Religious authorities in Myanmar’s Mandalay have warned the outspoken and controversial leader of an ultranationalist Buddhist movement to not give sermons under a one-year ban on making public speeches because of his repeated hate speech and anti-Muslim rhetoric, a religious official said Monday.
The Mandalay Sangha Maha Nayaka Committee informed Wirathu, vice chairman of the Ma Ba Tha Buddhist organization, that if he does not follow an order issued by the State Sangha Maha Nayaka (Ma Ha Na), it will take action against him, committee secretary Razeinna told RFA’s Myanmar Service.
The State Ma Ha Na is a government-appointed body of high-ranking Buddhist monks that oversees and regulates the Buddhist clergy in Myanmar.
On March 10, the Ma Ha Na barred Wirathu, who frequently speaks out against Muslims, from making public speeches for one year because he “repeatedly delivered hate speech against religions to cause communal strife and hinder efforts to uphold the rule of law,” according to a statement issued by the religious body.
The statement did not state what punishment he would receive for violating the ban.
“We called U [honorific] Wirathu and read him the order from the State Sangha Maha Nayaka Committee’s order and asked him to sign that he is aware of it because he said he didn’t know the committee had banned him from making sermons,” said Razeinna.
“We told him that we will take action against him if he doesn’t follow the order from the State Sangha Maha Nayaka,” he said.
After the ban was issued, Wirathu attended sermons in Ayarwaddy and Mandalay regions and northern Myanmar’s Kachin State where he stood with his mouth taped shut in protest against the order.
Ma Ba Tha has called the ban on sermons unconstitutional and has demanded an explanation for the decision.
Wirathu supporter’s defamation lawsuit
In a related development, a Yangon resident has filed a defamation lawsuit against the chief editor of the independent online news service Myanmar Now, a lawyer representing the journalist told RFA on Monday.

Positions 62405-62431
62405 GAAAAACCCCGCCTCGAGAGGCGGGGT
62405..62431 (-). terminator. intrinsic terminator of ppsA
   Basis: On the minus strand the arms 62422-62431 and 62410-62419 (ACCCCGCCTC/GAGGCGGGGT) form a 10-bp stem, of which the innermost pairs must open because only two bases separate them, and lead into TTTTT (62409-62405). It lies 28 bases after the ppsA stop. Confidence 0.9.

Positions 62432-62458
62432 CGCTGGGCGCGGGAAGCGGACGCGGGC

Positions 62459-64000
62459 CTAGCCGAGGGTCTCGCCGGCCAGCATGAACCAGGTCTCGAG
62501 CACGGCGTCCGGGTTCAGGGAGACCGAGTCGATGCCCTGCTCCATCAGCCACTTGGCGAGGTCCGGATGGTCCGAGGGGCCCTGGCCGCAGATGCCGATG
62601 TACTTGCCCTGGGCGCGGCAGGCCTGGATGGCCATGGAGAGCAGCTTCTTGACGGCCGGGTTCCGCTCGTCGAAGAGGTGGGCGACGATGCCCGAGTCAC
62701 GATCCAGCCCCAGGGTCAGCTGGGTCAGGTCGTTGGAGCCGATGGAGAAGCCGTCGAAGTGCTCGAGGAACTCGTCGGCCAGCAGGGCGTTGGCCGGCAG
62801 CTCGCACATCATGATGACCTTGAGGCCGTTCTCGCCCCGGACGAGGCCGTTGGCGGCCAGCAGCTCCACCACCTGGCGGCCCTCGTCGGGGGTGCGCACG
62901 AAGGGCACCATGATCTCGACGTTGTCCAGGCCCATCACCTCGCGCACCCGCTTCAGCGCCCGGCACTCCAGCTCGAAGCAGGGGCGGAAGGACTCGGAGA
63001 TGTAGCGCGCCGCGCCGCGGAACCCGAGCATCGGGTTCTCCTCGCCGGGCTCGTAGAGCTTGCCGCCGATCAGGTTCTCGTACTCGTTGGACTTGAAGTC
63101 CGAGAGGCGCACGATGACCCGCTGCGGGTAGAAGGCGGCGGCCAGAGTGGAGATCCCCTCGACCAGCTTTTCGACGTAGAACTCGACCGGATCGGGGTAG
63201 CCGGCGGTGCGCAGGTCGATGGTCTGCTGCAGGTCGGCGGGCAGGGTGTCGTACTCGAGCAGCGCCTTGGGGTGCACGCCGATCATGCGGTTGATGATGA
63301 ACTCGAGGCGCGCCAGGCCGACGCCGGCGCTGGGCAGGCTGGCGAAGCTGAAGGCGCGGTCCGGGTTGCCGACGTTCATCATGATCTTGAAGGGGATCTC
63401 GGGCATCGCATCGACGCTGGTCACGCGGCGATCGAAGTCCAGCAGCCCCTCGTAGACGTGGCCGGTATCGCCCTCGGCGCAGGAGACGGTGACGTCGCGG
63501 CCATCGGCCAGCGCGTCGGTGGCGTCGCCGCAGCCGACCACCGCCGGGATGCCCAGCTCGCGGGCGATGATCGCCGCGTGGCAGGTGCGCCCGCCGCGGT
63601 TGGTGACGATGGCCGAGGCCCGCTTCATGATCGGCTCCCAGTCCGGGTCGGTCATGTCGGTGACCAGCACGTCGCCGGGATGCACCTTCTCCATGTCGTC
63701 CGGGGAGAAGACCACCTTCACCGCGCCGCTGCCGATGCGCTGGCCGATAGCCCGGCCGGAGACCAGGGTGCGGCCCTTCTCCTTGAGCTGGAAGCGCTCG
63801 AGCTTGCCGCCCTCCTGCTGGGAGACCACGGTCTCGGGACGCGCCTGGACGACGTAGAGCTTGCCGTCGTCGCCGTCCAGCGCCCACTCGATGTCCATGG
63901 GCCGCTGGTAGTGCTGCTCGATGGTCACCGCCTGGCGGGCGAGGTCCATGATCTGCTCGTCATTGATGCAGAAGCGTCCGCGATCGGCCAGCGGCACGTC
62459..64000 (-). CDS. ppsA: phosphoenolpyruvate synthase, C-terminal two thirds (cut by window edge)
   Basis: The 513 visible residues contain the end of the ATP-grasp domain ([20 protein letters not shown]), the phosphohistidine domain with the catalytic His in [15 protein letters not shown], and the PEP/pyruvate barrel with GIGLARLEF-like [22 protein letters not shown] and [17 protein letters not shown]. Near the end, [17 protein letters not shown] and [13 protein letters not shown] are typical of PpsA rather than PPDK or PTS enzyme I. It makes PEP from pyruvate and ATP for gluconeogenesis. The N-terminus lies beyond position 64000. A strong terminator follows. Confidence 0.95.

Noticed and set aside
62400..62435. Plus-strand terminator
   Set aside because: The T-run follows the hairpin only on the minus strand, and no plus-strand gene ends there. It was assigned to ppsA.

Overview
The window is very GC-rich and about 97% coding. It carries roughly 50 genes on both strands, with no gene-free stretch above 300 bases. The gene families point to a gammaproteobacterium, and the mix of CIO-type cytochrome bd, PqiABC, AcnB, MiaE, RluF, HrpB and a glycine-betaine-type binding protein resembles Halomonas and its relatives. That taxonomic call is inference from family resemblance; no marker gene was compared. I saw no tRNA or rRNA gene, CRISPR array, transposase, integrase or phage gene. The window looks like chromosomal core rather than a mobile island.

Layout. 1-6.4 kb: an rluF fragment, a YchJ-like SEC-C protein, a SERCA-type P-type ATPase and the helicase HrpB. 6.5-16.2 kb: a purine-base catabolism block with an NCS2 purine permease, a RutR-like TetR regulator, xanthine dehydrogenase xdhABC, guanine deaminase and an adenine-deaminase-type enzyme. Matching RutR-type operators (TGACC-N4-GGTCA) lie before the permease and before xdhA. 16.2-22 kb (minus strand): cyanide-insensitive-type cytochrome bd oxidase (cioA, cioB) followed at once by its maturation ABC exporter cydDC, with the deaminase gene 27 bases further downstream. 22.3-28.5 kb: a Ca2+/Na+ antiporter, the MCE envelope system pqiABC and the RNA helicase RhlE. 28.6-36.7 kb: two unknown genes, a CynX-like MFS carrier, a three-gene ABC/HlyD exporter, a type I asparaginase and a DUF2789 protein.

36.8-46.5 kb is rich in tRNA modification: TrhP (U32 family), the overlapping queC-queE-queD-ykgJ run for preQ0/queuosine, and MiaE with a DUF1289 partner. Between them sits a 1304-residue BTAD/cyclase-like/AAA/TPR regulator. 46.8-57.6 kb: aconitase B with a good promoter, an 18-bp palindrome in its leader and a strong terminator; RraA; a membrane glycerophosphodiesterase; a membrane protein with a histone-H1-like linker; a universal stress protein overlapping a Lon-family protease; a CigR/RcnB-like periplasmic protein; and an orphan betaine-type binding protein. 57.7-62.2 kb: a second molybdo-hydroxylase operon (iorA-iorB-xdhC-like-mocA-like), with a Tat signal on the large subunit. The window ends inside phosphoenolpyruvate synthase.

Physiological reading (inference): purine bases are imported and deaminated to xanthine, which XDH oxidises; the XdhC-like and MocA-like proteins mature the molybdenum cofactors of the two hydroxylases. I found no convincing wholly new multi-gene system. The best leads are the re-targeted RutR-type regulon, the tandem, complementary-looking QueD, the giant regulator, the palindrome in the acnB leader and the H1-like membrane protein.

Thet Myo Oo filed the lawsuit against Swe Win at Kyauktada Township court under Section 295(a) of Myanmar’s Penal Code, said Khin Maung Myint, Swe Win’s lawyer.
Section 295(a) prohibits “deliberate and malicious acts intended to outrage religious feelings of any class by insulting its religion or religious beliefs.”
The court has referred the case to the township police station to investigate, Khin Maung Myint said.
Swe Win faces a maximum of three years in prison if convicted.
In a Feb. 28 Facebook post, Swe Win criticized Wirathu for praising the brutal murder of Ko Ni, a prominent Muslim lawyer and critic of Myanmar’s powerful military, accusing him of committing “a major violation of parajika [the Buddhist monastic code].”
Wirathu demanded an apology from Swe Win within seven days, and Kyaw Myo Shwe, a Ma Ba Tha member and follower of Wirathu, filed a lawsuit under Article 66(d) of the Telecommunications Law, accusing him of defaming the monk.
Article 66(d) prohibits use of the telecom network to defame people and carries a jail sentence of up to three years and a fine for those who violate it.
Kyaw Myo Shwe withdrew the complaint earlier this month after being pressured by his family to do so.
Now Kyaw Myo Shwe himself is being sued for defamation under Article 66(d) by a woman who claims he posted insulting comments about Myanmar’s de facto leader Aung San Suu Kyi on his Facebook page.
Kyaw Myo Shwe faces a maximum of three years in prison if convicted.
At least 43 cases have been filed under Article 66(d) since March last year, when the current government came to power.
Reported by Kyaw Thu for RFA’s Myanmar Service. Translated by Khet Mar. Written in English by Roseanne Gerin.